Many people come to me with low back pain and hip or sciatica issues and there seems to be something they all share, weak gluteal muscles. We have become a population of “sitters” when we were born for moving. If you stand in one place or sit for the majority of your day, you could have weak glute muscles that are contributing to your low back and hip pain.
When we sit for long periods of time the Psoas muscles shorten and will pull on the low back when moving to a standing position. Sitting stretches the glute muscles and can weaken them. If you stand for long periods and have weak glute muscles, it causes the Psoas (hip flexors) to work to stabilize the spine and puts strain the low back. Not only will the back and hips have problems, but without strong glutes to help align the leg bones, pain and discomfort in the hamstrings, calves and feet can occur too.
Several clients have said that they are fine until after a walk and when they get home, the low back or hips start to bother them. This is a strong indicator that glutes are weak and need strengthening.
How do you know if you have weak glutes? Without going into an anatomy lesson, let me give you a simple test you can do to see if you have weak glutes:
Lay on your stomach on the floor and rest your chin on your folded arms. Keeping your legs straight behind you and resting on the floor. Lift one leg, keeping it straight and if you feel the knee bend or your low back (lumbar area) dip, it means other muscles are being recruited to assist the glutes and they are weak.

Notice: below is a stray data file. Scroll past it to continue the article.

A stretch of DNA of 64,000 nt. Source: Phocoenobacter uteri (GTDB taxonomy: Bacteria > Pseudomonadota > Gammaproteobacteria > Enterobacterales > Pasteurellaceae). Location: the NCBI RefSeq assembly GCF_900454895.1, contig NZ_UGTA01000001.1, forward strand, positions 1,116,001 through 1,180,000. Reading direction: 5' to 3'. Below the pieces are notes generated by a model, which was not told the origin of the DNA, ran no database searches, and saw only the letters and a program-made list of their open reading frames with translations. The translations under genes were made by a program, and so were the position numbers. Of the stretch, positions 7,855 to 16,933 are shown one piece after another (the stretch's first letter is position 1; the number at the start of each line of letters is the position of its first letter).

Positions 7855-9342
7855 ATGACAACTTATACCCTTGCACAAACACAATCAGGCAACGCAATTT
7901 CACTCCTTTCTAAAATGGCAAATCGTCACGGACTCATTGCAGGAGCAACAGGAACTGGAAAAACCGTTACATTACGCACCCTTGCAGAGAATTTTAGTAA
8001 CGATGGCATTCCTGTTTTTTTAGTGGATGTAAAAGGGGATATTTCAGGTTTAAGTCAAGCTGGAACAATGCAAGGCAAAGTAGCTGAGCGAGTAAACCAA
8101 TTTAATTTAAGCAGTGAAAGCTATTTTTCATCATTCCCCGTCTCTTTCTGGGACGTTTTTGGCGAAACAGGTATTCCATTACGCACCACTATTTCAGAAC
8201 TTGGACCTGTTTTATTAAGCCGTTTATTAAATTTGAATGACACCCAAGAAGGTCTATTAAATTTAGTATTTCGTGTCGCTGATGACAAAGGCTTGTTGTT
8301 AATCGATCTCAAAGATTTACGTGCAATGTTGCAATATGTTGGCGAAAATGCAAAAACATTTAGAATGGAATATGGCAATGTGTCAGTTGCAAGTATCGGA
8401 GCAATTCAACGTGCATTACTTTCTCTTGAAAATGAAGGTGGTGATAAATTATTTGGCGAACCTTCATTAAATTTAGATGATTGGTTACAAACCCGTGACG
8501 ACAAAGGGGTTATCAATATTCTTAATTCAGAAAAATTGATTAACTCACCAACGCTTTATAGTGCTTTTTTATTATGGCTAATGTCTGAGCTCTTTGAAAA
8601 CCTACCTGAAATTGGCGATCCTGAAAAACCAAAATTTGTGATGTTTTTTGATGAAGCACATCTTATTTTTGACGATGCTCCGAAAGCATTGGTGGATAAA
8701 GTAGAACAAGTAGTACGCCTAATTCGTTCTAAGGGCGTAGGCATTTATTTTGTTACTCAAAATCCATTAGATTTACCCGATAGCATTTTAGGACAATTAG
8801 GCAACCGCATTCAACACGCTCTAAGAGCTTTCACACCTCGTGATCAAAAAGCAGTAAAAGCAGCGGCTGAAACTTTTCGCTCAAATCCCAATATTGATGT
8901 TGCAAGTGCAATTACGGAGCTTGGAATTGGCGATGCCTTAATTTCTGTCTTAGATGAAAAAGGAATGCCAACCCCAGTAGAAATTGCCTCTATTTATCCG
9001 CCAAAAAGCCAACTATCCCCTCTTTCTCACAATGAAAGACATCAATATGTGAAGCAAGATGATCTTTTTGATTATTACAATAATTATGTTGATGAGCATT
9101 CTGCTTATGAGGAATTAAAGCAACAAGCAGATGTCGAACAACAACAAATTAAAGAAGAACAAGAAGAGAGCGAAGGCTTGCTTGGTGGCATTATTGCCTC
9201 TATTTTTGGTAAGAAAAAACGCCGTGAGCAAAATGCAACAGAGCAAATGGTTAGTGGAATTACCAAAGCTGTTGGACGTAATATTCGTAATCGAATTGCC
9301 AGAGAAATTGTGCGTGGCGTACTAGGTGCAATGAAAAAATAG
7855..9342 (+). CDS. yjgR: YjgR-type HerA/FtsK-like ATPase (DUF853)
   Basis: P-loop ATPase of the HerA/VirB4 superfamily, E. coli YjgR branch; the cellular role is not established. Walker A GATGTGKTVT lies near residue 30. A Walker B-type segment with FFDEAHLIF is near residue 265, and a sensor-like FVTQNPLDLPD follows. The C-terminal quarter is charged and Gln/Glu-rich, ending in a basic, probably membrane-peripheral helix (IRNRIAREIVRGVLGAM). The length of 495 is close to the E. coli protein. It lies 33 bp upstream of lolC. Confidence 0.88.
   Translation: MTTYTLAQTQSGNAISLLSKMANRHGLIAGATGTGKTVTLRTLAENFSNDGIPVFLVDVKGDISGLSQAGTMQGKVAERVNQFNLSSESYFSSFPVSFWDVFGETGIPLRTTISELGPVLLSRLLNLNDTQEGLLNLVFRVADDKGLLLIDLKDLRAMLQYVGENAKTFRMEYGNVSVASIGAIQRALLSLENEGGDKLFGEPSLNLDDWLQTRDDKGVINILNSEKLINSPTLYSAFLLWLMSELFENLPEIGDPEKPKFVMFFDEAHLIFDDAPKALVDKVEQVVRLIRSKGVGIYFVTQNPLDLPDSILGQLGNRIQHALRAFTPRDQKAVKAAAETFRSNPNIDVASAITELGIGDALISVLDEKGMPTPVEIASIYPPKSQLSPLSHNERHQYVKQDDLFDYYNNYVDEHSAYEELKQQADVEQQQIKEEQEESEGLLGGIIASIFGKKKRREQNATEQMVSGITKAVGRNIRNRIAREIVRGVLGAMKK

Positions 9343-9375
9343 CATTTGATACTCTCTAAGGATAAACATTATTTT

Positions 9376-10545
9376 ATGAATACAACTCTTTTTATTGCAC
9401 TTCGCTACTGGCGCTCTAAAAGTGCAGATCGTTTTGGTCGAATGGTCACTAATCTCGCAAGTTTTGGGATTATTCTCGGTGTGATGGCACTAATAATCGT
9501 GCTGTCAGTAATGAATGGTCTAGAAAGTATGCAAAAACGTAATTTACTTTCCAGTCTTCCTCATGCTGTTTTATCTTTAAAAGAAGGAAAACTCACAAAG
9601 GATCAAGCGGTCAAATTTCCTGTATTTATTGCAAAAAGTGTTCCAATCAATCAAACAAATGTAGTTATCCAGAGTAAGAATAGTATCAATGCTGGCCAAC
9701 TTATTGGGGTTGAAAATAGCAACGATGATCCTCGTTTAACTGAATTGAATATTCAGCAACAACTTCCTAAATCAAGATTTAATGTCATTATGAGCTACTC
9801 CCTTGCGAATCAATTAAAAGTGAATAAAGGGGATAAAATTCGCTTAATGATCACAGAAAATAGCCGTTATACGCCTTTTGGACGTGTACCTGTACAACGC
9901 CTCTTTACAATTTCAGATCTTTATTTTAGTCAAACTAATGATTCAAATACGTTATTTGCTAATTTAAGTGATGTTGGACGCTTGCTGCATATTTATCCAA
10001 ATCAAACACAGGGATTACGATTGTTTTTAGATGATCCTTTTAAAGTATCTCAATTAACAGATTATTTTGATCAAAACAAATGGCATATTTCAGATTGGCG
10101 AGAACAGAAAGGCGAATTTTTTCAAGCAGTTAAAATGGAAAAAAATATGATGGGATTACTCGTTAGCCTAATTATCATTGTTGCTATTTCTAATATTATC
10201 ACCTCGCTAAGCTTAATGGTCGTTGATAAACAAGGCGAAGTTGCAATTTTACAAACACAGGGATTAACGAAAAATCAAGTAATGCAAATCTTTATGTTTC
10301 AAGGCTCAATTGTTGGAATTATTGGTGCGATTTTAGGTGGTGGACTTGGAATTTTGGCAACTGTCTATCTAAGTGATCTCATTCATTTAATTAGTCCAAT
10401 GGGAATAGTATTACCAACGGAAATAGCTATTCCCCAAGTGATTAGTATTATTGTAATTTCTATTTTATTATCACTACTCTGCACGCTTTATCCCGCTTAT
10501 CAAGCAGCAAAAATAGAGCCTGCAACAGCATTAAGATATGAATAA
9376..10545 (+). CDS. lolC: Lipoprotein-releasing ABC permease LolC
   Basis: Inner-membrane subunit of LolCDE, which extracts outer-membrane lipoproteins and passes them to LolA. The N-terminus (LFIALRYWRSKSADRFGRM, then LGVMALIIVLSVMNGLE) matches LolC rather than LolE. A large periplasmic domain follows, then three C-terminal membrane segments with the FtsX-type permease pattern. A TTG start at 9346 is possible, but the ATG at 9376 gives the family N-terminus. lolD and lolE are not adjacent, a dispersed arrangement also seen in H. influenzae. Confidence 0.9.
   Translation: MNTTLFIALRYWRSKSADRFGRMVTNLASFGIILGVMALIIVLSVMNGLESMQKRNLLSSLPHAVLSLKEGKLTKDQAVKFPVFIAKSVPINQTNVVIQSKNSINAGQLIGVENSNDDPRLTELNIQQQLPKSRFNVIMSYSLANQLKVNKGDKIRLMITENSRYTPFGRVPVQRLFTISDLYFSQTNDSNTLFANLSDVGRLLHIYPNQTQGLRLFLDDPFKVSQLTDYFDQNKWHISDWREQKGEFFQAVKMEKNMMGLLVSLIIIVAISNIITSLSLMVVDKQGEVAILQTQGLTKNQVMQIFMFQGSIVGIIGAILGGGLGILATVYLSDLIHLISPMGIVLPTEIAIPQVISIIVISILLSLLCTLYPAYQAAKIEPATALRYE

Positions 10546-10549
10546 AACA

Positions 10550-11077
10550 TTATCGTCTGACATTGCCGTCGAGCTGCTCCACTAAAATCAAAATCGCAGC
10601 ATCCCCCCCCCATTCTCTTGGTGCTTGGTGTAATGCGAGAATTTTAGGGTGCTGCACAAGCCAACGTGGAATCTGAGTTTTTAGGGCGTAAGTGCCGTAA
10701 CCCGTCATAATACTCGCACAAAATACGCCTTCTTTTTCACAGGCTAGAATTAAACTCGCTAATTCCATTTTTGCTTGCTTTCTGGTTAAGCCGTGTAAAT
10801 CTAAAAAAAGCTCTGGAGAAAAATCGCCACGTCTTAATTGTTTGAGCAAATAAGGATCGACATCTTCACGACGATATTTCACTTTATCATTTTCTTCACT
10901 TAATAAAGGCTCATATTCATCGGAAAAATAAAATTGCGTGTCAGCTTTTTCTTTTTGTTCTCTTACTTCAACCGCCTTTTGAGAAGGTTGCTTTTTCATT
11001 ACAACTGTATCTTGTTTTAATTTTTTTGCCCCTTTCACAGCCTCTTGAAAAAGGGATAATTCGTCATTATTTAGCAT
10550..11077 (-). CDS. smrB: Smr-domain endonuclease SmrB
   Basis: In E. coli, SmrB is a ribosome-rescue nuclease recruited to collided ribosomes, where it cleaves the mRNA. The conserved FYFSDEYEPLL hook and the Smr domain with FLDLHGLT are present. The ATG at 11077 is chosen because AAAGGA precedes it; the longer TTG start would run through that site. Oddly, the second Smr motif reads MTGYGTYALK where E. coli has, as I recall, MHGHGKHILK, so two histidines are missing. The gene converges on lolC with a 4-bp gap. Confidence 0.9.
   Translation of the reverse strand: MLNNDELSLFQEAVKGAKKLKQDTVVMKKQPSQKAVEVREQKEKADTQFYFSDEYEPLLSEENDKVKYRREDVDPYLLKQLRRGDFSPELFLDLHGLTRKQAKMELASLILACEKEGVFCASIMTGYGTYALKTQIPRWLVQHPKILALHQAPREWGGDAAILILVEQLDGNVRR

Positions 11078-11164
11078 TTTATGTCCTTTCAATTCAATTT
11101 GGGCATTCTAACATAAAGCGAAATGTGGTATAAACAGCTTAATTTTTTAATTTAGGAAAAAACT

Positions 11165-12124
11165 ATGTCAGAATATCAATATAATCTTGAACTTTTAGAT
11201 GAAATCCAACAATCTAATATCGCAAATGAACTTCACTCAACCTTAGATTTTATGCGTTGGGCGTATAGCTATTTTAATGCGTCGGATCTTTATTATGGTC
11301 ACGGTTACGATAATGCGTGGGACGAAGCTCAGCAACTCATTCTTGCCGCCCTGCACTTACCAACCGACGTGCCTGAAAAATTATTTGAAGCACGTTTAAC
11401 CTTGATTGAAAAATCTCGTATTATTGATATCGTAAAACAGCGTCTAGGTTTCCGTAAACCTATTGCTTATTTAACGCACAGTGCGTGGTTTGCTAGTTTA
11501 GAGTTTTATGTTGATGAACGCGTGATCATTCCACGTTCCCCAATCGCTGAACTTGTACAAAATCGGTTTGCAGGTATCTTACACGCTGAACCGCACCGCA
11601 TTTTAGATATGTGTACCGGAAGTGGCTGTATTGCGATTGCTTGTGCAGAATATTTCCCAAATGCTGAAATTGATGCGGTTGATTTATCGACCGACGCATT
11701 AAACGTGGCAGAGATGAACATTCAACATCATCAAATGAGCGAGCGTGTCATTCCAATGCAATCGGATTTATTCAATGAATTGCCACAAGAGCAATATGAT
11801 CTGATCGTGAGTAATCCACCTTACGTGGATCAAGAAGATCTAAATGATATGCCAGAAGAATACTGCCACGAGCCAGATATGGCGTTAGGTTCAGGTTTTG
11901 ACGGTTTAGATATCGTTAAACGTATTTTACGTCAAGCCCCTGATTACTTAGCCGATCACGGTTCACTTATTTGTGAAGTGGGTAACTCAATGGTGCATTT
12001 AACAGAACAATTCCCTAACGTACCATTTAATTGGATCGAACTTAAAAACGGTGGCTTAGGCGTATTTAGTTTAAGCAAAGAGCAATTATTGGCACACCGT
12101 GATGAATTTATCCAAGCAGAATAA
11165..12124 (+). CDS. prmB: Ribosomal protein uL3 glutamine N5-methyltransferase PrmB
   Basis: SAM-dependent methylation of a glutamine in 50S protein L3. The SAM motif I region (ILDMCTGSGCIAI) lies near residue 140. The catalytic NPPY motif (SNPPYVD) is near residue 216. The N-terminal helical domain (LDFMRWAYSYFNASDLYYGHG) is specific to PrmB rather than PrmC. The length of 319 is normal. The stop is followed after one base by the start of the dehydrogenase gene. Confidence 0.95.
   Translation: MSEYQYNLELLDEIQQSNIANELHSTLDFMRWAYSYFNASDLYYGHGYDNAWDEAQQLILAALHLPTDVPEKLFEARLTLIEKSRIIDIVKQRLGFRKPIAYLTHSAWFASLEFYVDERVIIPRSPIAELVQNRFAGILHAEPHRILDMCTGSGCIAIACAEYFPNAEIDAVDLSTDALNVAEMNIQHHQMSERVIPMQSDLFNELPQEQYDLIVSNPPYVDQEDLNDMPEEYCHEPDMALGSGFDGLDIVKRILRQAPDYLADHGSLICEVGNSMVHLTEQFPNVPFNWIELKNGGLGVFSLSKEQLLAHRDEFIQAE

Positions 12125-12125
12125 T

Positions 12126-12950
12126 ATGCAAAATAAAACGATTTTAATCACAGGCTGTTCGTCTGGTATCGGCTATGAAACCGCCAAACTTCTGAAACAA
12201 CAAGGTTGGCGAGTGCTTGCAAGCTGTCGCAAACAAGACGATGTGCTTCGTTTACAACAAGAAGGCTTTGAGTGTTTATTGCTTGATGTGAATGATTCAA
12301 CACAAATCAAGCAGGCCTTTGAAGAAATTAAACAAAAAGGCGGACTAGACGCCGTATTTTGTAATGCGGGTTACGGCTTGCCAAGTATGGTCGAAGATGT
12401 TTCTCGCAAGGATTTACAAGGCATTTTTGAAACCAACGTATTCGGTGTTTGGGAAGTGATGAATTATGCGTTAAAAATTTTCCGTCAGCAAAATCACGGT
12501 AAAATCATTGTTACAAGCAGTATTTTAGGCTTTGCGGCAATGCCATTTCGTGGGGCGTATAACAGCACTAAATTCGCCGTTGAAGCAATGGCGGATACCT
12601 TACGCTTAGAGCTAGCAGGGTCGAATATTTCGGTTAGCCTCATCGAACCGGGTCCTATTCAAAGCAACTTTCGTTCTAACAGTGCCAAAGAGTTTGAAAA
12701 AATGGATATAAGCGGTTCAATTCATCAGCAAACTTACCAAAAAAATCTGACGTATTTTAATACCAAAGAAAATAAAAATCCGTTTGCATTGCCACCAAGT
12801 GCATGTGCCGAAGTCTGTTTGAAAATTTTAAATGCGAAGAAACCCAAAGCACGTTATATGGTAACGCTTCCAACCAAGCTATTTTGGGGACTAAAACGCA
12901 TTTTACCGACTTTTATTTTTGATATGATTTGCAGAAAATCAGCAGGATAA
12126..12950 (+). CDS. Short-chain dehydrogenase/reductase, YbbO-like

Ok, now that you know you need some work, (most of us do!) how do you gain glutes of steel? There are numerous exercises to improve glute strength; squats, lunges, exercise machines, etc., but safety is a big consideration and you have to be especially careful if you have any knee problems. I found a great video on some easy exercises you can do at home. I like these because they are simple and won’t cause any stress on the knees. Click here to watch this 5 minute video.
Some other things to pay attention to:
If you get a chance, watch others walking. Can you tell those that have back pain, knee pain or are not using their glutes and leg muscles in synch? As a massage therapist, I have found you can tell a lot about a person just by their walk.
Strengthening your glutes and paying attention to how you walk and use your body can assist with alleviating back pain. In the case of glutes, a little work can make all the difference in the world!